Applause filled the Vines Center at Wednesday’s convocation as Liberty University’s own Dr. Ed Hindson took the podium.
Hindson is dean of LU’s Institute of Bible Studies, holds six degrees from around the world, has written many books, won the Religious Writer of the Year award, hosts his own television show called “The King is Coming” and holds the title of Distinguished Professor of Religion — but that’s not what drew the cheers.
As LU Vice Chancellor Ron Godwin phrased it: “[Hindson] had achieved in every area, but … the most recent and most dramatic — actually miraculous — thing about this man is that he spent 100 days in the local hospital fighting for his life, and he came out of that hospital more victorious than ever, more filled with the spirit, more determined to make a contribution here at Liberty University than ever before.”
Hindson’s battle started last winter when medical tests revealed that he had major blockages in five of his main cardiac arteries. He needed open heart surgery, and it initially seemed like the surgery went fine. He was out of bed, walking and joking the next day — but he was in bed gasping for air by the end of the second day when a lung collapsed.
A few days later, doctors determined that Hindson had a staph infection at the incision site, and inflammation soon spread until every organ in his body except his brain and heart shut down. Throughout March, he was on kidney dialysis nearly every day, and doctors later told Hindson that he almost died.
“I woke up with a determination to live, a determination to pray for a miracle in my life,” Hindson told students.
Waking up was only the beginning of the battle, though.
“After laying there dormant for two months, you lose all your physical muscle. Everything atrophies. I couldn’t sit up. I couldn’t stand up. I couldn’t walk. I couldn’t eat. I couldn’t swallow. They fed me with a feeding tube. For two months I did not drink anything,” he said.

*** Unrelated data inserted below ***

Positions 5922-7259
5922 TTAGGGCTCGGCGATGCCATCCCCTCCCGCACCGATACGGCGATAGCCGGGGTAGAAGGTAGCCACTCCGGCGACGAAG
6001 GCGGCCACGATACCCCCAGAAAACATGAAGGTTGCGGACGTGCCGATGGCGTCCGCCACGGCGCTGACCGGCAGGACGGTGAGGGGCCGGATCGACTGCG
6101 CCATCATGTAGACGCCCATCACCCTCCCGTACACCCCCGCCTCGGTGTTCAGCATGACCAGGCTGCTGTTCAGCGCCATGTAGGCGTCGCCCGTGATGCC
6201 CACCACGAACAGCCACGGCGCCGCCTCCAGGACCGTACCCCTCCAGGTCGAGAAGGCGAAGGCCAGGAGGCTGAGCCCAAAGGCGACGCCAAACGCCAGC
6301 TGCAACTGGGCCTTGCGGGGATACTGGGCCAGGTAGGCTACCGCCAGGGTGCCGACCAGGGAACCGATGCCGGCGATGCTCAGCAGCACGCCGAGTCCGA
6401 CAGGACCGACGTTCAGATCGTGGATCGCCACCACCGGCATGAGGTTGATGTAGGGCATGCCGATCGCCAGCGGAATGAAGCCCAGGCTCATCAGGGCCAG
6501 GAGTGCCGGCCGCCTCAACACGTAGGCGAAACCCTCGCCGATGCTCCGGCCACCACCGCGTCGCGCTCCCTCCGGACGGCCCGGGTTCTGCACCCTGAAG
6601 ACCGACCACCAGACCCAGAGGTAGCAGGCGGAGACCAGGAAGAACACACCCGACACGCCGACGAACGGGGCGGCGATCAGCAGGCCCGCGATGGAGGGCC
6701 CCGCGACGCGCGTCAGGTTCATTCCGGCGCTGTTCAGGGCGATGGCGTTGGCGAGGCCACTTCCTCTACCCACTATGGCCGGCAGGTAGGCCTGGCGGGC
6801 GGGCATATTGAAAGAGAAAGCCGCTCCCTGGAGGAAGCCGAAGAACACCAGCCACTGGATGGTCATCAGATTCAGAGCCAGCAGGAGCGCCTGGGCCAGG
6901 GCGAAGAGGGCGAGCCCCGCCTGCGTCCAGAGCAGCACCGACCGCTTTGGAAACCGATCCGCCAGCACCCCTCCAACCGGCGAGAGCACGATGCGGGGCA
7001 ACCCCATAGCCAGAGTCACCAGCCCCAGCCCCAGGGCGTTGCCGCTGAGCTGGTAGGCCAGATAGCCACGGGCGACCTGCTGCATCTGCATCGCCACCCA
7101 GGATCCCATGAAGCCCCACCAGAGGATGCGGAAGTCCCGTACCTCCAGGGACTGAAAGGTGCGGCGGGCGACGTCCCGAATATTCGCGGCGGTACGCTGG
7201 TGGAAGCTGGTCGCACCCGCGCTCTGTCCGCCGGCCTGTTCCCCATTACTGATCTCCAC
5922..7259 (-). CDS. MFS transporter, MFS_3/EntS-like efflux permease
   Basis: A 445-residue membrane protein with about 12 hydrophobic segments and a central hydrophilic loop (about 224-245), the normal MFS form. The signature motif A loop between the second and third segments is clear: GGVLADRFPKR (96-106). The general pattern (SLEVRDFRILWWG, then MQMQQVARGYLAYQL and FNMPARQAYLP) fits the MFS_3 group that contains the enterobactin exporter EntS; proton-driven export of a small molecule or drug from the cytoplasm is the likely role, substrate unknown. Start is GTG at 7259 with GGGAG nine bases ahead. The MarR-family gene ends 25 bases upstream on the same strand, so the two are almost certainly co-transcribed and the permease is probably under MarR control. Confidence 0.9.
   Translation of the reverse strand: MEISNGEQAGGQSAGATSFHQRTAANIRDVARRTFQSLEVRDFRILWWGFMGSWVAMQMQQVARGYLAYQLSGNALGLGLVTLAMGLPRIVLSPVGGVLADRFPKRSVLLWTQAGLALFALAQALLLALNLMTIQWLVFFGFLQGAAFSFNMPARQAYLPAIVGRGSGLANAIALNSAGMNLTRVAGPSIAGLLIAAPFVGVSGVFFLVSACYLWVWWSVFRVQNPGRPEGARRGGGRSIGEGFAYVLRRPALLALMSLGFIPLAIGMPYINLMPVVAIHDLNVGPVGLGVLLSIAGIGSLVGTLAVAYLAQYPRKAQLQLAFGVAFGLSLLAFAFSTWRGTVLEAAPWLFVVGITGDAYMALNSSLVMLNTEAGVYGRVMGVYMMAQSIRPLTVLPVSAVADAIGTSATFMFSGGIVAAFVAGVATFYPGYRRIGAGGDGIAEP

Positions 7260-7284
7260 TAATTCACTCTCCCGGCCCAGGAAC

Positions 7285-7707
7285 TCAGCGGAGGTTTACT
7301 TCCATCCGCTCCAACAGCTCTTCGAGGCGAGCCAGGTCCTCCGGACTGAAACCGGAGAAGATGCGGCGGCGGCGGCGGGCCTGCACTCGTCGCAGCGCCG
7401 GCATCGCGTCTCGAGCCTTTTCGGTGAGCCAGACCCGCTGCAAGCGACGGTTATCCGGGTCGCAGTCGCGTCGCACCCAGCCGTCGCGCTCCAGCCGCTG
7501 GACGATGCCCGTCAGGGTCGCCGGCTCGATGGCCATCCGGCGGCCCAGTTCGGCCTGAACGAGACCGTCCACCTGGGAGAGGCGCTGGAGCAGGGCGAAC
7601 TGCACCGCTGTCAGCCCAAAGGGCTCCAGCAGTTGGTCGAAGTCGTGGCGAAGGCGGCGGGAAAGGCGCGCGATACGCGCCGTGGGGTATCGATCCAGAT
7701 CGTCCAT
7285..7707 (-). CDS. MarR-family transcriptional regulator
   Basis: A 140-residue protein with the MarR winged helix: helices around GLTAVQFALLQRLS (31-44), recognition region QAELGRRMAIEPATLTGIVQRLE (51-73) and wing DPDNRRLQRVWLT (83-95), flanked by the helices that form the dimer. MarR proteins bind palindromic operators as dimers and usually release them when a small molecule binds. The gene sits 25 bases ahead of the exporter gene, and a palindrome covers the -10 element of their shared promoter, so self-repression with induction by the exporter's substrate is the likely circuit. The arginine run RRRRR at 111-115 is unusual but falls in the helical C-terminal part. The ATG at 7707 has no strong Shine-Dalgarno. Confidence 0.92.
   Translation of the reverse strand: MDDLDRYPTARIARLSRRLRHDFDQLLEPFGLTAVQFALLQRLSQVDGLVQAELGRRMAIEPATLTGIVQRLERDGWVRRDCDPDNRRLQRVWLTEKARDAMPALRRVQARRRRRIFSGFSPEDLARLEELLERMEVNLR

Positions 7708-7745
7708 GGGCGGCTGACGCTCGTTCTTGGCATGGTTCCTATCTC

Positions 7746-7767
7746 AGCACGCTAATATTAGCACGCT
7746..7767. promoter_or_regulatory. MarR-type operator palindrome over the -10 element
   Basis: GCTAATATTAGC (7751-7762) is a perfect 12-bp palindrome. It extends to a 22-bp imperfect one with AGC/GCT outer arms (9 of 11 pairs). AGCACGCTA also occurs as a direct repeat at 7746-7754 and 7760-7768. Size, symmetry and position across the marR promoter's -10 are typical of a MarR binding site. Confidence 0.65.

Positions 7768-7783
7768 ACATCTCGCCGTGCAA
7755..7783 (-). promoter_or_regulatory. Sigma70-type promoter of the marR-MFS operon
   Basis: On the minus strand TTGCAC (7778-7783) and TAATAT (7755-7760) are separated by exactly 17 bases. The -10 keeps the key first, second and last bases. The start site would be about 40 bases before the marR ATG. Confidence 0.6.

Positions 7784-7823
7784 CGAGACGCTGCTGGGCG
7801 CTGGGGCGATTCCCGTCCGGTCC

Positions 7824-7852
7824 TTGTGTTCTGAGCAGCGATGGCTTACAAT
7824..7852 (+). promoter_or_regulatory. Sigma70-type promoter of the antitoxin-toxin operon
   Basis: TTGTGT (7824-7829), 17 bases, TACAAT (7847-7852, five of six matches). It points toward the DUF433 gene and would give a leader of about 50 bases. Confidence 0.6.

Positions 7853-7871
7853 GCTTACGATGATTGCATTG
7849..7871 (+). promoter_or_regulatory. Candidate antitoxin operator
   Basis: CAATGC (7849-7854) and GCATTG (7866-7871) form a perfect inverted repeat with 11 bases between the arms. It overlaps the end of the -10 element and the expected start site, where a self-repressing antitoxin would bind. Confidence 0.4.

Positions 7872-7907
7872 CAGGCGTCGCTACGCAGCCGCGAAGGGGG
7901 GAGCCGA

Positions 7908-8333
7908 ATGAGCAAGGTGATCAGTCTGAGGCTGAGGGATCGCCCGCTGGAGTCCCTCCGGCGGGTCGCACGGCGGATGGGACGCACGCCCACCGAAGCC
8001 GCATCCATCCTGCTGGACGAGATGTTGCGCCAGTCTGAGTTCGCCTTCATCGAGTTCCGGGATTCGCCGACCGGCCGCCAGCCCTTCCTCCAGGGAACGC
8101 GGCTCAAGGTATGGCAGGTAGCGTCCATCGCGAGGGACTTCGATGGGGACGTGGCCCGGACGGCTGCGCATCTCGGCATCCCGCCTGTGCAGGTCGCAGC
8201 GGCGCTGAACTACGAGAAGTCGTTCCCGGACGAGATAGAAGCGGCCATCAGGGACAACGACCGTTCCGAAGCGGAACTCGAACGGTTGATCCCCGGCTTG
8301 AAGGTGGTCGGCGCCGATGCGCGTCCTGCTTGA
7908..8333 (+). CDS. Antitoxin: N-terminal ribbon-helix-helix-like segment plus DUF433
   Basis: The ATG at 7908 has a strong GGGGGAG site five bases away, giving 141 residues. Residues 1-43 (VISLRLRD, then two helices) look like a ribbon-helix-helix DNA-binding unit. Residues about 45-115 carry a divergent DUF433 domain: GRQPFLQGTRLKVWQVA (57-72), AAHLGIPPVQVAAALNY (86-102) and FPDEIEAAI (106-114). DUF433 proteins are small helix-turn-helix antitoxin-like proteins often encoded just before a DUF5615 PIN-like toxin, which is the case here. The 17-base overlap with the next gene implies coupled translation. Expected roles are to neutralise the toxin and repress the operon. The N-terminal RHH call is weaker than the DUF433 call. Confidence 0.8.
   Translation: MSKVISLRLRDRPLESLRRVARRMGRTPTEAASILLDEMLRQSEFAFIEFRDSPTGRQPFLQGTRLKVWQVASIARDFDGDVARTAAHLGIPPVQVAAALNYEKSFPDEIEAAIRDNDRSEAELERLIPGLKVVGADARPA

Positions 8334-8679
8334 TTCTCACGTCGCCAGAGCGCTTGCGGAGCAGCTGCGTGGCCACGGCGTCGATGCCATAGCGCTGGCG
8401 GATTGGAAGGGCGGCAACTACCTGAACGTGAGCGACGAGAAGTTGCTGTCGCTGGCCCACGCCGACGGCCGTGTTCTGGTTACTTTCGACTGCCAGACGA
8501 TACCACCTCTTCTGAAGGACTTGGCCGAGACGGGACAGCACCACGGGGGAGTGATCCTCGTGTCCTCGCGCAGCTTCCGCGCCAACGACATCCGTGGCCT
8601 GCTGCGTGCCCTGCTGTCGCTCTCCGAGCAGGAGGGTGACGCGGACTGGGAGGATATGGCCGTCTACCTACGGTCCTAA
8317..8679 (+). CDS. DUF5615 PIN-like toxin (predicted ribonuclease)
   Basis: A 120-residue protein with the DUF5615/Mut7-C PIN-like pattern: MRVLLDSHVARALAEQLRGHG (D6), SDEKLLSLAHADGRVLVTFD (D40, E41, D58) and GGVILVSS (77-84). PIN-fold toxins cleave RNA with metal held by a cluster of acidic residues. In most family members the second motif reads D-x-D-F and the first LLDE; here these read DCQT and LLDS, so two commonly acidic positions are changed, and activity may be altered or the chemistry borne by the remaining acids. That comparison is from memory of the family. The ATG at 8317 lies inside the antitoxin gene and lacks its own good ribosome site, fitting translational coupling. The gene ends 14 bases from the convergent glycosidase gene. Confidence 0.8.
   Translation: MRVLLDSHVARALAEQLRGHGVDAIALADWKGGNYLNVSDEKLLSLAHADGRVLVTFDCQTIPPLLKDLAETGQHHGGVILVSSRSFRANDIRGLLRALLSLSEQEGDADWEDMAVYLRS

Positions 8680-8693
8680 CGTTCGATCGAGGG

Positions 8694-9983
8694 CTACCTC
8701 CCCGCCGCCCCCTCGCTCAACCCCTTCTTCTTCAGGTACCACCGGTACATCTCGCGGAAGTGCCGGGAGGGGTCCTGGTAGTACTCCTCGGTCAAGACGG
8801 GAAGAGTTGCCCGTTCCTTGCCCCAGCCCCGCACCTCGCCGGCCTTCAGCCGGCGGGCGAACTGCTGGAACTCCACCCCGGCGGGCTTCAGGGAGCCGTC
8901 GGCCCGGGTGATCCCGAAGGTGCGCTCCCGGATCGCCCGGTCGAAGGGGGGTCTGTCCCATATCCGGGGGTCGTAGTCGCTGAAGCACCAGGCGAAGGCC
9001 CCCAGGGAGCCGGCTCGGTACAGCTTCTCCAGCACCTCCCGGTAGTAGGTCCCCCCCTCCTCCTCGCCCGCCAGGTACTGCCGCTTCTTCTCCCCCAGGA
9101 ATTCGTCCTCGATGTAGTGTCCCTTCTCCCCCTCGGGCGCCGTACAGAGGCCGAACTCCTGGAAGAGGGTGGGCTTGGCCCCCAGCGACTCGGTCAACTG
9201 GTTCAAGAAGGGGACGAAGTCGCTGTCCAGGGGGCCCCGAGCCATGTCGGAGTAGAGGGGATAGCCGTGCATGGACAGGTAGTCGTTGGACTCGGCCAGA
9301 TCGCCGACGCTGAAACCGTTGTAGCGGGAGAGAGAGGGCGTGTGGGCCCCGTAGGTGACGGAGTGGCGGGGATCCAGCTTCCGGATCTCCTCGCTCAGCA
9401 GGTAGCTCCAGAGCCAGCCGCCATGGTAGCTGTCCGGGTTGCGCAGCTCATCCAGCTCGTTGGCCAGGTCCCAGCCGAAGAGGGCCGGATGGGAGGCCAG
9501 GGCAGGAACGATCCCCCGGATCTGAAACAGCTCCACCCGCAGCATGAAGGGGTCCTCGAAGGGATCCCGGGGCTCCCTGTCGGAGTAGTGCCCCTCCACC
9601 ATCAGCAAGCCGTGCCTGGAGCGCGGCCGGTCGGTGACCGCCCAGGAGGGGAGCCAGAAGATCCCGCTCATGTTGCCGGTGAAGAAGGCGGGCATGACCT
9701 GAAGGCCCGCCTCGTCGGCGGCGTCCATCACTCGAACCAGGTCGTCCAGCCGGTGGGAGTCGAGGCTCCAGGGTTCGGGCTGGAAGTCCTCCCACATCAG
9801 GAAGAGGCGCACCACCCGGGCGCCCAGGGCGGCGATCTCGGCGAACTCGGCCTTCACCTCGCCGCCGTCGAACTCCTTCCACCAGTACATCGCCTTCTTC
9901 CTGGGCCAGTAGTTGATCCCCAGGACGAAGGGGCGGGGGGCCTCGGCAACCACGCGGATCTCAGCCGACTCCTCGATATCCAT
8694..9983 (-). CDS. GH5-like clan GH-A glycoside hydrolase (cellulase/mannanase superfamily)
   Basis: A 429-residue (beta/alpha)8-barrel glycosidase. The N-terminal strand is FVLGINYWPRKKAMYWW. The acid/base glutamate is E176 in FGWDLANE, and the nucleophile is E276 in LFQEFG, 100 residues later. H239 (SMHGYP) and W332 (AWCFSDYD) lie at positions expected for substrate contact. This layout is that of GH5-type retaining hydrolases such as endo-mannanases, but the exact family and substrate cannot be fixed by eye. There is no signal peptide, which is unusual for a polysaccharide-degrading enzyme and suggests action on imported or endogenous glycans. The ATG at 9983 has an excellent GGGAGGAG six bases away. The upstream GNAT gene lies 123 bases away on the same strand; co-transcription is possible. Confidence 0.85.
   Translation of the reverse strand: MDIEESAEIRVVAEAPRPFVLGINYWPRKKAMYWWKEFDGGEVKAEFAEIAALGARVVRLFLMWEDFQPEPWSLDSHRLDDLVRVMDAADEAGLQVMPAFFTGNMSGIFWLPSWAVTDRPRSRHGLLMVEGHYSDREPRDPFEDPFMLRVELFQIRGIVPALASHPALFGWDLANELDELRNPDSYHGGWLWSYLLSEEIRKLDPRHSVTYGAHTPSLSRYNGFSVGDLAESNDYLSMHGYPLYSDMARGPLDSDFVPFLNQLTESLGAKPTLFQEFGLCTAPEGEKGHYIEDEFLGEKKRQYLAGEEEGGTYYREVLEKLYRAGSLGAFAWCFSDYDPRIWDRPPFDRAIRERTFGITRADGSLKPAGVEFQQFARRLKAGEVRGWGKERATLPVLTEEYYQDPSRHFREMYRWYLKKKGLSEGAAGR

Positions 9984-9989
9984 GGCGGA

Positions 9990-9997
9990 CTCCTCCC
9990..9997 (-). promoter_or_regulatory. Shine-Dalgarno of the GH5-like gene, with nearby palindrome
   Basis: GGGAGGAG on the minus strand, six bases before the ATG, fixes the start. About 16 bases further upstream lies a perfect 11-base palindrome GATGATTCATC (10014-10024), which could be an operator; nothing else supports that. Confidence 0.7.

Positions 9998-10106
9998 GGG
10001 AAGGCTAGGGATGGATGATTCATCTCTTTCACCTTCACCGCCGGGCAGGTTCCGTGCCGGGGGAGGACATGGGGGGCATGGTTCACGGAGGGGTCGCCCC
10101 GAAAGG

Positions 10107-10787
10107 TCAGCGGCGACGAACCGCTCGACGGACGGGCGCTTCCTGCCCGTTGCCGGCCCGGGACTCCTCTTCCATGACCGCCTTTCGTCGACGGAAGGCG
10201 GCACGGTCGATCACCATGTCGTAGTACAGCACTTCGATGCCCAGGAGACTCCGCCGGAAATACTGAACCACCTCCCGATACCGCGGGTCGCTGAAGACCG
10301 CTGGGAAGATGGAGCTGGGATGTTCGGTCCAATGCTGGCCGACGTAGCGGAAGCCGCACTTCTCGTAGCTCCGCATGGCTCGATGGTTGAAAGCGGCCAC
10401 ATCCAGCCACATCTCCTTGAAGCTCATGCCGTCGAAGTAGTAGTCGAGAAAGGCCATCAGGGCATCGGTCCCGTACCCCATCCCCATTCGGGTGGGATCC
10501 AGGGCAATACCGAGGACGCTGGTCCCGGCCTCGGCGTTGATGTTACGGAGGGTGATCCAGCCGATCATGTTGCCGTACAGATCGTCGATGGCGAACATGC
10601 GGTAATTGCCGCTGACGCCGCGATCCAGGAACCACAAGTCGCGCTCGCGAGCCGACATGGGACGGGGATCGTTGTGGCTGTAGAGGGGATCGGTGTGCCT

When it came time to stand up, Hindson said his body felt like Jell-O. It took three nurses to help him — but he was alive, and God was pulling him through.
Another miracle came in May when a physical therapist told Hindson’s wife that he might not be walking by the time he left the hospital.
“I remember the look on her face in terror like, ‘You can’t send him home not walking. I can’t pick him up. I can’t carry him around,’” Hindson said.
That evening an LU student said she’d pray boldly that God would help Dr. Hindson walk by the next morning.
“I remember thinking, ‘Man, that’s bold — by tomorrow morning,’” Hindson said. “The next morning I took eight steps on a walker. God answered that prayer.”
Hindson also thanked the students for their many prayers and encouragement.
“God heard those prayers, and God answered those prayers,” he said.
Applying his experiences to Christian life, Hindson offered three biblical steps for anyone who is praying for a miracle. He told students to focus on the greatness of God, pray boldly and confidently, and pray in faith without doubting.
“If I’m going to get my prayers answered, I’ve got to remember who I’m talking to,” Hindson said, reminding students of God’s power over any obstacle.